This Week in Perio
May 18, 2011

Study: Women more proactive in maintaining oral health
PR Newswire
The differences between men and women are extensive, especially when it comes to taking care of one's health. According to the Centers for Disease Control and Prevention, compared to men, women are better about seeing their physician for routine checkups and are more likely to schedule a doctor visit when feeling sick or injured. And now, new research published in the Journal of Periodontology reveals another area where women are more proactive than men: in maintaining healthy teeth and gums. According to the study, women are almost twice as likely to have received a regular dental checkup in the past year. In addition, women were more likely to schedule the recommended treatment following the dental checkup. Women in the study also had better indicators of periodontal health, including lower incidence of dental plaque, calculus and bleeding on probing; all of which can be used as markers of periodontal disease.More

The potential of ceramic materials for their use as biomaterial
Nanowerk News
Hydroxyapatite is one of the ceramic materials most commonly used to substitute bone tissue in orthopedic and dental implants. Its chemical composition is similar to the inorganic constituent of bone tissue and it possesses mechanical properties similar to those of mineral bone as well. Nevertheless, a prosthesis made of pure hydroxyapatite is limited to supporting light loads due to its inherent fragility, so its mechanical properties must be modified if we wish the implant to be able to handle heavier weights. A method that is frequently used to achieve this consists in obtaining a composite of hydroxyapatite and biocompatible oxides (for example, TiO2, Al2O3, ZrO2 or Y2O3), which allows us to obtain a harder composite with greater strength under compression and resistance to breakage than pure hydroxyapatite.More

Why your lungs love dental floss
San Antonio Express-News
Any way you like it — unwaxed or extra-slippery, minty or plain — make a daily date with your dental floss. This fast, cheap investment in good health just got even better for you with the news that preventing gum disease helps you sidestep serious lung problems. Gum disease is way more common than you might think. Half of all adults have gingivitis, an early stage marked by red, swollen, bleeding gums. One in 12 adults has periodontitis, chronic gum inflammation and infection. Diabetes, smoking, chronic stress, pregnancy, menopause, nighttime tooth grinding, genetics and aging all make gum trouble much more likely. But the main culprit is plaque, that gooey, colorless mix of food particles, saliva and bacteria that clings to teeth.More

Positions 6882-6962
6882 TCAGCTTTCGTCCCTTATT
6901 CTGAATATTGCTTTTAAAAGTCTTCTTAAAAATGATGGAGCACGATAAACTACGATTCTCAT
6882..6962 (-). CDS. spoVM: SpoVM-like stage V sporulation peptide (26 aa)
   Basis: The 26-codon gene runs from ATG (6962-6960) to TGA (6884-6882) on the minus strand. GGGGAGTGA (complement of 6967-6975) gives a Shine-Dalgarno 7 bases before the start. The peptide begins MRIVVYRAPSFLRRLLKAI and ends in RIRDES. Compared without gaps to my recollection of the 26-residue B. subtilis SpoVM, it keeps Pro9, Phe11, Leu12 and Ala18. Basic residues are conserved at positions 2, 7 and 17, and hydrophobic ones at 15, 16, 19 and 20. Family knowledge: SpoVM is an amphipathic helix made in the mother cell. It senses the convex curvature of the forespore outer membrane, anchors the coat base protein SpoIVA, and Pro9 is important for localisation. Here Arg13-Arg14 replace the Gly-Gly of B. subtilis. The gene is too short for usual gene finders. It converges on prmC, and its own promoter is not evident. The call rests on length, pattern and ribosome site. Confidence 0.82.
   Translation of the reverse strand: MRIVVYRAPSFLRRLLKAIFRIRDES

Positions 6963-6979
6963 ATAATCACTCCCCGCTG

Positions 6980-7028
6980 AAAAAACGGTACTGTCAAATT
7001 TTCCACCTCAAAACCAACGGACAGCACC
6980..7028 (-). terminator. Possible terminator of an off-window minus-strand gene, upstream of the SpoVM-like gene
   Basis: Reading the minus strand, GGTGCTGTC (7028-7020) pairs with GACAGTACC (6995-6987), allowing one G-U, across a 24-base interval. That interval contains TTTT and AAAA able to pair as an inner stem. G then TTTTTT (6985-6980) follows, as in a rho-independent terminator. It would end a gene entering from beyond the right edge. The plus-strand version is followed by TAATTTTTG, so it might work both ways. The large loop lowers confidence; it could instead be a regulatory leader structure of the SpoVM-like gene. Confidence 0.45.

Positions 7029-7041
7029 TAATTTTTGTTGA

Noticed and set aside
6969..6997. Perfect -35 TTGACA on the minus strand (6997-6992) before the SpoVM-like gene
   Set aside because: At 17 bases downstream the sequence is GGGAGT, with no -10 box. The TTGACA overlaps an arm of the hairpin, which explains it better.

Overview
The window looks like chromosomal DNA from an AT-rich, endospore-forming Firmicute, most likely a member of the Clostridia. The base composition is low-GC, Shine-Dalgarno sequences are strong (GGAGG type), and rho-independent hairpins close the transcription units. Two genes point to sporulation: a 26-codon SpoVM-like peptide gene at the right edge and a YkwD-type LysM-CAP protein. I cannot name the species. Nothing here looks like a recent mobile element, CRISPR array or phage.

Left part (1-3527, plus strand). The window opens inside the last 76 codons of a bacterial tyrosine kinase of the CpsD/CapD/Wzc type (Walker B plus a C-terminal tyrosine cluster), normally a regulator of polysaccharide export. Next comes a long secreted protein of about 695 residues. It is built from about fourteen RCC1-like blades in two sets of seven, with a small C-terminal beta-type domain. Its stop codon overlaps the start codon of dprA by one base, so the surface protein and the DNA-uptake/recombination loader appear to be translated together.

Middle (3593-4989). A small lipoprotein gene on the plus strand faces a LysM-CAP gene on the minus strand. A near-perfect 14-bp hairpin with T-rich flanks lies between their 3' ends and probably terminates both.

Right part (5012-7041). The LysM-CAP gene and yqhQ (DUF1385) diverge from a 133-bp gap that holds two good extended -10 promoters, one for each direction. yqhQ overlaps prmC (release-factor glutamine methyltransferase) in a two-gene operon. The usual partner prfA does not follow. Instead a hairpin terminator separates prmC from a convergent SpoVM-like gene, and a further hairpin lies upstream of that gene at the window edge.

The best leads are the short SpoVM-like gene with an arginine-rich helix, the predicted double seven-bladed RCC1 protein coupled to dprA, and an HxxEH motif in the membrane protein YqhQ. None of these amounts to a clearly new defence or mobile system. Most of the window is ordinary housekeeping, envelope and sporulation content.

Voice reminders can reduce no-show rates
Voice message reminders for dental appointments are more effective than text messages in preventing no-shows, and Medicaid patients are no more likely to miss appointments than self-pay or insured patients, according to a new study in the Journal of the American Dental Association. Caregivers of young patients who received text message reminders were more than twice as likely not to keep their appointments than those who received voice message reminders, according to researchers at the University of Washington Department of Pediatric Dentistry. Younger caregivers were more likely to miss appointments than were older caregivers, and attendance improved as caregivers got older, the researchers noted. (May require free registration to view article.)More

UCF plans to open dental school in 2014
Orlando Sentinel
The University of Central Florida plans to open a dental school near its College of Medicine in the heart of Lake Nona's Medical City. UCF officials have announced they're looking to open a College of Dental Medicine in 2014 that would graduate about 100 dentists a year. But some state officials and administrators at other universities already have begun questioning the need for more dental schools in Florida. There are only three accredited dental schools statewide: in Gainesville, Bradenton and Fort Lauderdale. UCF is one of at least three public universities discussing plans to either build a new dental school or expand an existing program.More

What your teeth say about your health
Research has shown that there is an association between periodontal diseases and other chronic inflammatory conditions, such as diabetes, cardiovascular disease and Alzheimer's disease. Therefore, treating inflammation may not only help manage periodontal diseases but also may help with the management of other chronic inflammatory conditions. But on the flip side, symptoms of disease may present in the teeth and mouth. The mouth often is used to diagnose, make a prognosis, treat or intervene on a number of diseases. Healthy gums should look pink and firm, not red and swollen — and your teeth should feel solid. If you have problems with your teeth and gums, it's important to see a dentist, and possibly your general physician. The following is a list of some health problems that can sometimes show up in the teeth or gums.More